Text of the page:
Values wise we are basically into seeing friends and being at home. I am very into cooking. Going out for a nice drink is great - but no nightlife thank you. Carroll Gardens is totally up my alley (feels like a neighborhood, has some hipster fun but also families, good restaurants). Is Williamsburg awful for people over 30? There's some nice looking buildings there (I know some of them are in desolate warehouse land)
posted by Sockowocky at 10:16 PM on March 26, 2012

Is Williamsburg awful for people over 30?

No. In fact, one of the canonical incarnations of the hipster is bored, underemployed 33 year-old. If that doesn't sound appealing, you might still want to consider it. There's a lot of shit to do in Williamsburg for everyone, so if you're lazy and have friends in other parts of the city, you could just stay in all the time and be the designated entertainer.
posted by BEE-EATING CAT-EATER at 11:26 PM on March 26, 2012

Car is for easy access to family nearby (not train accessible) and family vacation houses (likewise). Also we'll want to drive for grocery shopping sometimes (Costco)

In most cases, it will be way more affordable to rent a car as needed for the family visits, and either get delivery or a zipcar for the shopping trips. Anywhere where your car is convenient to you will be at least $200/month, plus the cost of maintenance and NYC car insurance, you're looking at a minimum of $300/month, if you're lucky. A rental car is roughly $50/day. Zipcar is $50/yr plus around $11/hr for each rental. In NYC you can get anything delivered at pretty much any time for a small (or sometimes no) delivery fee.

Neighborhoods you may want to consider: Queens: Astoria, LIC; Brooklyn: all the ones you mention; and Manhattan: Inwood, Hudson Heights, Yorkville
posted by melissasaurus at 6:23 AM on March 27, 2012

OP, you are not a hipster. You want a quality existence that is based on meaningful relationships with your home being the 'center of nightlife.' Be careful of descriptions like "melting pot."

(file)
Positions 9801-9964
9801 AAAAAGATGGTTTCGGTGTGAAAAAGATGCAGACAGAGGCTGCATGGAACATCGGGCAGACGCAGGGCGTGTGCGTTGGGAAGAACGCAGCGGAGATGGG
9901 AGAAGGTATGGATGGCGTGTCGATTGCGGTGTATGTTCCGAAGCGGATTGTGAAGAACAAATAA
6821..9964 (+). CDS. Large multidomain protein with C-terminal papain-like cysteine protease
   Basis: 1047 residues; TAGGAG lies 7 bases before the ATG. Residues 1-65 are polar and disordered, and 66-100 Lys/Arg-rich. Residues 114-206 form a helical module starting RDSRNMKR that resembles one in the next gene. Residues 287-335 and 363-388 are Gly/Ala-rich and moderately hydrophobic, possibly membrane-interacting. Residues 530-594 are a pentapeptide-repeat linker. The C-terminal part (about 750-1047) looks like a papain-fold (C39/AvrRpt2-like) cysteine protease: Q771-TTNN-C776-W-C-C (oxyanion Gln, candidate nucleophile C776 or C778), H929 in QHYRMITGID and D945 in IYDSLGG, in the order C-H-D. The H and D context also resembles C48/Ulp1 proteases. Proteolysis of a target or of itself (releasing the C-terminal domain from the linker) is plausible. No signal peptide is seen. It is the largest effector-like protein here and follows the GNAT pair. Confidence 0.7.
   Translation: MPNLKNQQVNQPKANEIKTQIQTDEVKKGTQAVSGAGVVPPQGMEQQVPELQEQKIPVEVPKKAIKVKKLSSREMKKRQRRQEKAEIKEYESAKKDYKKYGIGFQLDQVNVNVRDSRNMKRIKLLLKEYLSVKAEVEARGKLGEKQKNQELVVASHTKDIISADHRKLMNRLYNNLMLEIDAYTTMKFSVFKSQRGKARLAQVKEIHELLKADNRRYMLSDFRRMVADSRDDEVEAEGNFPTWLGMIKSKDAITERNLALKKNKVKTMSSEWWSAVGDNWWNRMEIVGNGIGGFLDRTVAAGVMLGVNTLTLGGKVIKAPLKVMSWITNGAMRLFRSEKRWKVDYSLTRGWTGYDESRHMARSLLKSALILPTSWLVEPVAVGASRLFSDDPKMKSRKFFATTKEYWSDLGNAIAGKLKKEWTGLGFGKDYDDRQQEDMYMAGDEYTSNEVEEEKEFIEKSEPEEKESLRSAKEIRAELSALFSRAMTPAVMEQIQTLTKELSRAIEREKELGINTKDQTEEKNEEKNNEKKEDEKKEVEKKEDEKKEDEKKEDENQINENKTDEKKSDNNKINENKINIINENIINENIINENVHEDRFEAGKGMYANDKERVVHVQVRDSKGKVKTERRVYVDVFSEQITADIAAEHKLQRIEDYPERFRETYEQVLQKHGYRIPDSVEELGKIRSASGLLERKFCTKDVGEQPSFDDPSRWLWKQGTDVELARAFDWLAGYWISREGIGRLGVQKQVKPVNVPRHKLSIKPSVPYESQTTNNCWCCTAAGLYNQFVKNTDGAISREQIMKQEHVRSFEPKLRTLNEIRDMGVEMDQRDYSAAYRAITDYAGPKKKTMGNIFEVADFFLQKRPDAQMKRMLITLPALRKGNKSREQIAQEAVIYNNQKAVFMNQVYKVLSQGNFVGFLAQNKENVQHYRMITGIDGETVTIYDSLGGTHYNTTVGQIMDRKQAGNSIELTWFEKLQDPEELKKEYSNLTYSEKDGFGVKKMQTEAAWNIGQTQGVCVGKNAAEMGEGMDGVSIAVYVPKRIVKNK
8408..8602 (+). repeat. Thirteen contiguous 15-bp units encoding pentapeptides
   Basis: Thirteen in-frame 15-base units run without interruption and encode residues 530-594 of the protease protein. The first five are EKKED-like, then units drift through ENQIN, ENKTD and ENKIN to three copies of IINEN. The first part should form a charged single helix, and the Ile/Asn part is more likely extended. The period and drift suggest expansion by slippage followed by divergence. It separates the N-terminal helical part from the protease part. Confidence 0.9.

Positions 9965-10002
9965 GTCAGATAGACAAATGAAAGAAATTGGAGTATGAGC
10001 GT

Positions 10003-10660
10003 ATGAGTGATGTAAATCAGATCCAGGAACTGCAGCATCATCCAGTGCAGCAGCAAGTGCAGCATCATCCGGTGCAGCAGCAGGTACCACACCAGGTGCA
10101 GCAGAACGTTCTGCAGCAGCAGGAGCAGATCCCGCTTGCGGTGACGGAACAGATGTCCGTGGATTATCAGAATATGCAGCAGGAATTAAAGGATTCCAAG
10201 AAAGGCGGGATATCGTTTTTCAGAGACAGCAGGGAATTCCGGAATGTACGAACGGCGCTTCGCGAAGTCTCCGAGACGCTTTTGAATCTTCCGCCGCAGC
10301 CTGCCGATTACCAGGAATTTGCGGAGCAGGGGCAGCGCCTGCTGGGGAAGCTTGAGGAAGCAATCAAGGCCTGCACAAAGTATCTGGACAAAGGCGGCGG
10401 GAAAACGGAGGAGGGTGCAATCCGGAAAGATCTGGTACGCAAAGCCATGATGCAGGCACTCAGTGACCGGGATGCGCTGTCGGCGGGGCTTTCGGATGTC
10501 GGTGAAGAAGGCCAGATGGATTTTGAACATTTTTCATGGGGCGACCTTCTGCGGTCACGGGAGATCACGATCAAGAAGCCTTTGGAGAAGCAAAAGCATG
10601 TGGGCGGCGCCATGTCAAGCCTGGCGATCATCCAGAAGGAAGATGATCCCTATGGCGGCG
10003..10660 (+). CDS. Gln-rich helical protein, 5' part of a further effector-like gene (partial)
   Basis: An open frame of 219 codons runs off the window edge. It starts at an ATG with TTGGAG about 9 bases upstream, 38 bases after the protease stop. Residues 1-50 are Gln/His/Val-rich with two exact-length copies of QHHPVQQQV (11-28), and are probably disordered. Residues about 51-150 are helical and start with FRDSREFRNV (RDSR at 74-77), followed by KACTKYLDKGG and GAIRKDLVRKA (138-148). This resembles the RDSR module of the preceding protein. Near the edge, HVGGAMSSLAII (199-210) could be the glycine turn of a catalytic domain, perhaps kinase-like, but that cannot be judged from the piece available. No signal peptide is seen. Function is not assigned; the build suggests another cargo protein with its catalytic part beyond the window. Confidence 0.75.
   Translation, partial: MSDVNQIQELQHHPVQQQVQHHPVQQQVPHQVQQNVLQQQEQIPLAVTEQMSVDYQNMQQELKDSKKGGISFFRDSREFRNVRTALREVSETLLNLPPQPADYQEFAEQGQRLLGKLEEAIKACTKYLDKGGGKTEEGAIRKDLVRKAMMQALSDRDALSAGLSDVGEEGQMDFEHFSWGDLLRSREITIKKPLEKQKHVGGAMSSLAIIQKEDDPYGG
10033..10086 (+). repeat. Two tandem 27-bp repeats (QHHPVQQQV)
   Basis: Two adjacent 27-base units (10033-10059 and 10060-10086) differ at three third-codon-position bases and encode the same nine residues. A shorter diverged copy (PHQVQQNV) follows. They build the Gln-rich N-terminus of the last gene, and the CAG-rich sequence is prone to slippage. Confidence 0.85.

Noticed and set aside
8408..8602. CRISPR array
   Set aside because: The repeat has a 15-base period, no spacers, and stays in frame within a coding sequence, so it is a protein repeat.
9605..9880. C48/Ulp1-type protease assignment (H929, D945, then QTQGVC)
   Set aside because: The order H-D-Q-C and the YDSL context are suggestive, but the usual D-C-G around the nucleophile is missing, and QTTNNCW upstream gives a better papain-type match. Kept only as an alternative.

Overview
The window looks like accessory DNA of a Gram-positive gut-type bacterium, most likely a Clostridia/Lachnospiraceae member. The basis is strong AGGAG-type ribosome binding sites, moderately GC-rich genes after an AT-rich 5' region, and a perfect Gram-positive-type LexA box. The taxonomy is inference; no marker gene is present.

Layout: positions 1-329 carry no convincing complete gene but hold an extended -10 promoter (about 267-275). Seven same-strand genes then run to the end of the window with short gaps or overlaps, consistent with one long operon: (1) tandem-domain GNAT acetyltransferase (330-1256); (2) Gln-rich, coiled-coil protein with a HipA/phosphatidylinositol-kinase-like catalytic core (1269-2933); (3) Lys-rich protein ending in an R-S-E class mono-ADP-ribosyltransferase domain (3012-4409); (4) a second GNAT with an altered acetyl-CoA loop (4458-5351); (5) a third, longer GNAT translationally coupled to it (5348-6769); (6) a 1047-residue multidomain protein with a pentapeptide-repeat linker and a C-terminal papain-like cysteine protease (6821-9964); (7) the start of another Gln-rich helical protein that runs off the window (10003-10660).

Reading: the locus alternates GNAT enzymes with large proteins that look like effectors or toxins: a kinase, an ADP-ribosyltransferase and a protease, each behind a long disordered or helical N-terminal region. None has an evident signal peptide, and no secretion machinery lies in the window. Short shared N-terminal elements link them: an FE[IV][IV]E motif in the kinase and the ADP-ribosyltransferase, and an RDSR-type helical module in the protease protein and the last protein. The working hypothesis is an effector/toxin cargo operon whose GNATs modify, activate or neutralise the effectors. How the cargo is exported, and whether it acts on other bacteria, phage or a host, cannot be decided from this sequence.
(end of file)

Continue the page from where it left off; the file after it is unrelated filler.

Astoria - used to be good. Now it offers hookah-smoking, non-family types.

NJ: ideal for you, but as you said, the time for it will come in your 2nd wave

Brooklyn: many options as others have suggested (stay close to Manhattan at all cost - do not underestimate how far Manhattan commutes can be).

Queens: Home-centric, but caters more for those just arriving to the U.S. and wish to be communities they can identify with. (Same for parts of Brooklyn).

Your best bet:

Manhattan: UWS, UES and Murray Hill. Sell the car, use the savings to increase your rent budget, and use Zipcar for all your family and vacation visits.

If you're going to move to NJ anyway, then quench your NY thirst properly, and get a place in Manhattan.
posted by Kruger5 at 7:40 AM on March 27, 2012

I live in the same part of of Downtown Brooklyn as pravit, possibly even the same newish-construction building (Hi pravit!). I like it a lot more than he does though.

The area is insanely convenient to a lot of subway lines (A C G 2 3 Q R B 4 5 and the LIRR at Atlantic Terminal), and is close to good grocery stores (Brooklyn Fare less than 5 minutes, Trader Joe's less than 20 minutes) as well as some nice restaurants and low-key bars (but not, as pravit points out, a lot of choice in ethnic food). Also a reasonable walk to Fort Greene Park (15 min), Prospect Park (20-30 min), Dekalb Market, BAM, and Brooklyn Flea.

I enjoy hanging out at home, and having low-key food and drink options in the neighborhood. I feel like I get a pretty good amount of space for the money, and the neighborhood is generally quiet (except for Livingston St - don't get an apartment facing Livingston!). I previously lived in West Chelsea, and I don't find Downtown Brooklyn any grimier than 10th Ave in Manhattan.

A 2BR in my building would fit in your budget. I don't have a car, so can't speak to the exact pricing, but I think a space in our garage runs between $2-300/month. There are cheaper lots a few blocks north (I don't know if you care whether your car is parked indoors or not).
posted by twoporedomain at 9:43 AM on March 27, 2012